Lindsey Glass, 27, was arrested Tuesday and faces a fine up to $500, a year in jail, or both, after allegedly violating a Texas Alcoholic Beverage Code that restricts “sale to certain persons.”
“A person commits an offense if the person with criminal negligence sells an alcoholic beverage to an habitual drunkard or an intoxicated or insane person,” according to the code.
Glass worked at the Local Public House in Plano, where Spencer Hight showed up on the night of Sept. 10, 2017, and was served despite displaying signs of intoxication at the bar.
In a Texas Alcoholic Beverage Commission report obtained by NBC5, Glass had texted another bartender saying that Hight was in the bar earlier that day and “had 2 gins and he only had 2 beers and a shot when he came back [sic] I think he was at another bar while he was gone.”
She sent another text that read, “Spencer has a big knife on the bar and is spinning it and just asked for his tab and said I have to go do some dirty work … Psychoooooooo,” according to the report obtained by NBC5.
Hight left the bar and barged into the home of his ex-wife, Meredith Hight, killing 8 people before he was shot and killed by police. The Collin County medical examiner’s office found that Hight had a blood alcohol level of 0.33 during the shooting, which is about four times the state’s legal limit for driving. Police said that Glass did later follow Hight to the home and called 911 before leaving, but it wasn’t soon enough.
The victims included Anthony Michael Cross, 33, Olivia Nicole Deffner, 24, James Richard Dunlop, 29, Darryl William Hawkins, 22, Rion Christopher Morgan, 31, Myah Sade Bass, 28, and Caleb Seth Edwards, 25. Carly Shockey was the sole survivor of the shooting after she was shot in the jaw, according to FOX4.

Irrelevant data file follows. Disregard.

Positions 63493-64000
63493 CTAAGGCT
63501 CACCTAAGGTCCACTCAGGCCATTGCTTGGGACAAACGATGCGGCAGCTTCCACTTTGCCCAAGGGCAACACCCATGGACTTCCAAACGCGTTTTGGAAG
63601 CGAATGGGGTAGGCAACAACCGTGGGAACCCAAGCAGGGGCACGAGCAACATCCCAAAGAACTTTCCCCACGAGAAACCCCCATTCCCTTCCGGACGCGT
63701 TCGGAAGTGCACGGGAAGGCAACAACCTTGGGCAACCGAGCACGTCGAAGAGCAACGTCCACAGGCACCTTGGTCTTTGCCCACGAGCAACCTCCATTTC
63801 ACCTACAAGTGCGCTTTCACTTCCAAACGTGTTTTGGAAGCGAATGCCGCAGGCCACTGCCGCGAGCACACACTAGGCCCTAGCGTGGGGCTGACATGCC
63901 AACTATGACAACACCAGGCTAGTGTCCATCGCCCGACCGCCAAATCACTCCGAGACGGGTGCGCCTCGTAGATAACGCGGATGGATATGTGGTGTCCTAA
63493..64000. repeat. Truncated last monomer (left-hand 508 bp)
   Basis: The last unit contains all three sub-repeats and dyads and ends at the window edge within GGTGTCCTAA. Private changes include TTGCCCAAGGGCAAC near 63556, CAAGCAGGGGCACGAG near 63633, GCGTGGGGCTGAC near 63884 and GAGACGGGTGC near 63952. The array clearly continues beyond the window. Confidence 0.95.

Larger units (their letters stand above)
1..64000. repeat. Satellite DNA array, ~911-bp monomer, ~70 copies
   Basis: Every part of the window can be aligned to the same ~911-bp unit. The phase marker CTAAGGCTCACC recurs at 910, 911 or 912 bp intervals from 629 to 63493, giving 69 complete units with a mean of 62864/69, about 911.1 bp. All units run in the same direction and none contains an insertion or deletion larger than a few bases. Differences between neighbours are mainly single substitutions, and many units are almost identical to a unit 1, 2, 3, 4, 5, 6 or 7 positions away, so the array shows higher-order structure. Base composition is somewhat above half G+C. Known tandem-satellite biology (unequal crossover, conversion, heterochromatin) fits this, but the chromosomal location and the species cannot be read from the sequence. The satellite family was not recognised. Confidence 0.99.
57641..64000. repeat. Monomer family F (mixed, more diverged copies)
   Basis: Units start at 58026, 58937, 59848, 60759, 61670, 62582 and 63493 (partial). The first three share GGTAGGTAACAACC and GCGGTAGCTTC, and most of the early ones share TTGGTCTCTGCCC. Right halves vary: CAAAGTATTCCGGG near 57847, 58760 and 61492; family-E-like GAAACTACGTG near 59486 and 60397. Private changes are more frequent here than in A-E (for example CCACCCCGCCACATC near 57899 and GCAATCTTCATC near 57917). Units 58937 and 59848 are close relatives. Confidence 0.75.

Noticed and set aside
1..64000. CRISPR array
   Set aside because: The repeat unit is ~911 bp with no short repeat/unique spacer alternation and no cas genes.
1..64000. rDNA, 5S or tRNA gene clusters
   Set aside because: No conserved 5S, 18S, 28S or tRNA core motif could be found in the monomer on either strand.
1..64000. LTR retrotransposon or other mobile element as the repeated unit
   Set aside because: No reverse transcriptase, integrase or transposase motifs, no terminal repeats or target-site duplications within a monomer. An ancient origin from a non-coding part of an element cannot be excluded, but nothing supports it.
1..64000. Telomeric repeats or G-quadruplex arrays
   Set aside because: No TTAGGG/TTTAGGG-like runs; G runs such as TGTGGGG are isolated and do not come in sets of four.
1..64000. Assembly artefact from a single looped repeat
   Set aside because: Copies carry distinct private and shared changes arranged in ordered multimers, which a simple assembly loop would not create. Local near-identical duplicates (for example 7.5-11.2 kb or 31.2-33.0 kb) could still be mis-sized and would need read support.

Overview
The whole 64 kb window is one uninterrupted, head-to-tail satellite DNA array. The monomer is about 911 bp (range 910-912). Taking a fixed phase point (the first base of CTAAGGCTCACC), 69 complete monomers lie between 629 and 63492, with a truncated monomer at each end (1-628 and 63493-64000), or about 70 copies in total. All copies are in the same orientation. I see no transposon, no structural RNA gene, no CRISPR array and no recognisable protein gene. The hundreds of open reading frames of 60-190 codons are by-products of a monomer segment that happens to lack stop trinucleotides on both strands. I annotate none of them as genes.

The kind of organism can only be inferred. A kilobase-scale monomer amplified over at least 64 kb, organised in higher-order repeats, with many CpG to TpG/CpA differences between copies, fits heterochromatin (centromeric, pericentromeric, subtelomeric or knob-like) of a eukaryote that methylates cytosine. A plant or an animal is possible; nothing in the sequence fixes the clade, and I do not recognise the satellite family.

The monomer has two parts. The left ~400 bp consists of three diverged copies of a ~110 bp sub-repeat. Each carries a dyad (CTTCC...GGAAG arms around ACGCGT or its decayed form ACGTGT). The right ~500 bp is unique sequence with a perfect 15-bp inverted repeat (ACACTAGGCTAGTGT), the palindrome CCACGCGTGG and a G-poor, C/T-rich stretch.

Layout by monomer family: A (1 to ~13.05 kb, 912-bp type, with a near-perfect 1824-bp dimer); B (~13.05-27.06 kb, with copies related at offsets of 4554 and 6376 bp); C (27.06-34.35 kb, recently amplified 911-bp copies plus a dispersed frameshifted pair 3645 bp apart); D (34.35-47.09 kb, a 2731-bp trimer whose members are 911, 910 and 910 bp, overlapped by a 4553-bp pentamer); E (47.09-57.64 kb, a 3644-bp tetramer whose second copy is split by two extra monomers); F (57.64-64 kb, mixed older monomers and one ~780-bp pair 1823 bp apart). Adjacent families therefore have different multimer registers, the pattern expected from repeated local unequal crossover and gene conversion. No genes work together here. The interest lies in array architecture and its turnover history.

The victims’ families have since filed a lawsuit against the bar for negligence for overserving Hight. The lawsuit states that Hight was stumbling around the bar and “ran into a large picnic table on the patio hard enough to move the table. He staggered back inside and again took a seat at the bar.”
The defendants have denied the allegations.
In a settlement with the TABC last year, Local Public House agreed to give up its liquor license after the shooting. Under the settlement, the bar’s permit holder didn’t admit to wrongdoing.
“This case shows the critically important role that TABC-licensed businesses play in upholding public safety,” said Bentley Nettles, the commission’s executive director. “Anyone, including customers, business owners, or employees, should contact their local police any time they suspect a threat to the public. In some cases, shootings like this can be stopped before a life is lost.”
Local Public House’s attorney, Ryan Hughes, declined to comment to the Associated Press at the time.
The Associated Press contributed to this report.